Producers stopped filming the documentary in April 2023 after they found Williams in her apartment with her eyes rolled back into her head and worked with Selby to urge the guardian to get Williams help. Ford says, “The guardian did come around and was responsive to our pleas ... to get her into a safer place.”

Right now, the power over when Williams can leave the facility, if at all, remains in her guardian’s hands.

After high-profile cases like Britney Spears’, the legal guardian and conservator systems in the U.S. are being reexamined. A New York State Assembly bill was proposed in 2022 to expedite the hearing process when an appeal is filed in a guardianship. (Williams’ family is not currently contesting her case.)

Related: Sherri Shepherd Says She's 'Truly Concerned' for Wendy Williams: 'She's Going Through a Lot'

Ford says filmmakers proceeded with the documentary to shed light on Williams’ situation: “We asked ourselves almost every day, ‘Is this helping Wendy or is this hurting her?’ And in the end we felt like it was helping her. This is about the guardianship system and how it can be improved.”

For more on Wendy Williams, pick up the latest issue of PEOPLE, on newsstands everywhere Friday, or subscribe here.

Investigative journalist Diane Dimond — who released a book about the guardianship system, We’re Here to Help: When Guardianship Goes Wrong, in September — says an estimated 2 million people are living under the court's control at present.

"A guardian can be a family member, it could be your best friend, it could be a perfectly trustworthy commoner, so to speak," Dimond says. "More and more, I have discovered, after investigating this for eight or nine years now, judges are overlooking family members, they're overlooking friends, and they're going immediately to these professional, for-profit appointees, and they're complete strangers to these wards of the court. So within that, the ward of the court loses all their civil rights. They have no more rights to decide anything about their personal life or their financial life."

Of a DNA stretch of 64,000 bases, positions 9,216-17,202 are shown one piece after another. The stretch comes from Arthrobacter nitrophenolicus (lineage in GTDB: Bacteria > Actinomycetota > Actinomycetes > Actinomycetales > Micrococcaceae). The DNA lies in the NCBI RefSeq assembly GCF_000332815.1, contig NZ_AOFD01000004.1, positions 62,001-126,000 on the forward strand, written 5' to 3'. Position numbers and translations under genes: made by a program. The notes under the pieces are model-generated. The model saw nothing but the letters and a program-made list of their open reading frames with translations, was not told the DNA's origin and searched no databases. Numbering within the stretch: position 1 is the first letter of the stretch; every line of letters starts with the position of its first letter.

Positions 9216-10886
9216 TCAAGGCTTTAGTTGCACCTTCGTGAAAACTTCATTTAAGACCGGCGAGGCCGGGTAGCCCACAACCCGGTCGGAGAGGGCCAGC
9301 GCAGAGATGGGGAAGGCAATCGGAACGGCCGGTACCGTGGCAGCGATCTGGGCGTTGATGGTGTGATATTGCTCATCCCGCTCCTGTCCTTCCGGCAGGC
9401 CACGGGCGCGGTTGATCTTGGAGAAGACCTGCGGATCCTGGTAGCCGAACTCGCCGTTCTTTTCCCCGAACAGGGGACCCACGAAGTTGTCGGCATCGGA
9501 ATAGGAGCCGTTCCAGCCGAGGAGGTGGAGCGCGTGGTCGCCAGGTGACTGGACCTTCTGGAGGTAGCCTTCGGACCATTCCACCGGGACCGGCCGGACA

<p>T.JACKSON / BACKGRID</p> Wendy Williams in March 2023


Wendy Williams in March 2023

Since guardianship proceedings happen in a court of equity and not in criminal or civil court, Dimond says "there's no due process."

"There's no trial, there's no right to present opposing witnesses," she says. "Usually, the judge will just take the petition, rubber stamp it, appoint the guardian or conservator and wash his or her hands of the case."

Under the guardianship, "you can no longer decide where you live, you can't spend your money, you can't vote, you can't marry, you can't decide what doctors you're going to see or what friends can come," says Dimond. "You have no rights. Somebody on death row has more rights than a person put under a guardianship. I'm not exaggerating because at least they can hire their own attorney, and they can make phone calls."

Related: Wendy Williams Takes Off Wig, Tears Up During Emotional Reunion with Blac Chyna in New Lifetime Doc (Exclusive)

Once a person is placed under a guardianship, Dimond says it can be hard to get out of.

"I frankly worry that Wendy will never get out of guardianship because when a judge establishes a guardianship, it is most often for life," she says. "If we were a society that really cared about protecting at-risk people, vulnerable people, then tell me why there's so many people sleeping out on the streets in New York City, Los Angeles, Dallas, Baltimore, Detroit, Chicago? We only seem to care about putting people who've got some money in guardianships, and Wendy Williams has got money."

Still, Williams' family remains hopeful for the day they can reunite. "[Wendy's] desire, as I understand it, is to be in Florida with her family," Wanda says.

Wendy Williams with her son Kevin Jr. in Florida in 2021
Wendy Williams with her son Kevin Jr. in Florida in 2021

It’s hinted at in the documentary that Williams wants to get out of her current situation, as Wanda is shown instructing her over the phone to write down every time her calls go unanswered, presumably to her guardian.

During recent phone conversations with Williams, Wanda's daughter Alex, 33, says her aunt has been sounding "really great."

"I have not heard my aunt sound this good in years," she says. "To hear my aunt now in terms of just how clear she is, just how focused she is on the importance of family and the reality in terms of facing and understanding where she's at physically and mentally and emotionally, it is like a 180. I'm always just reminding her when I'm on the phone with her that she has a world of people here that love you, are supporting you and want to see you back."

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Where Is Wendy Williams? premieres Saturday at 8 p.m. and concludes at the same time the next day on Lifetime.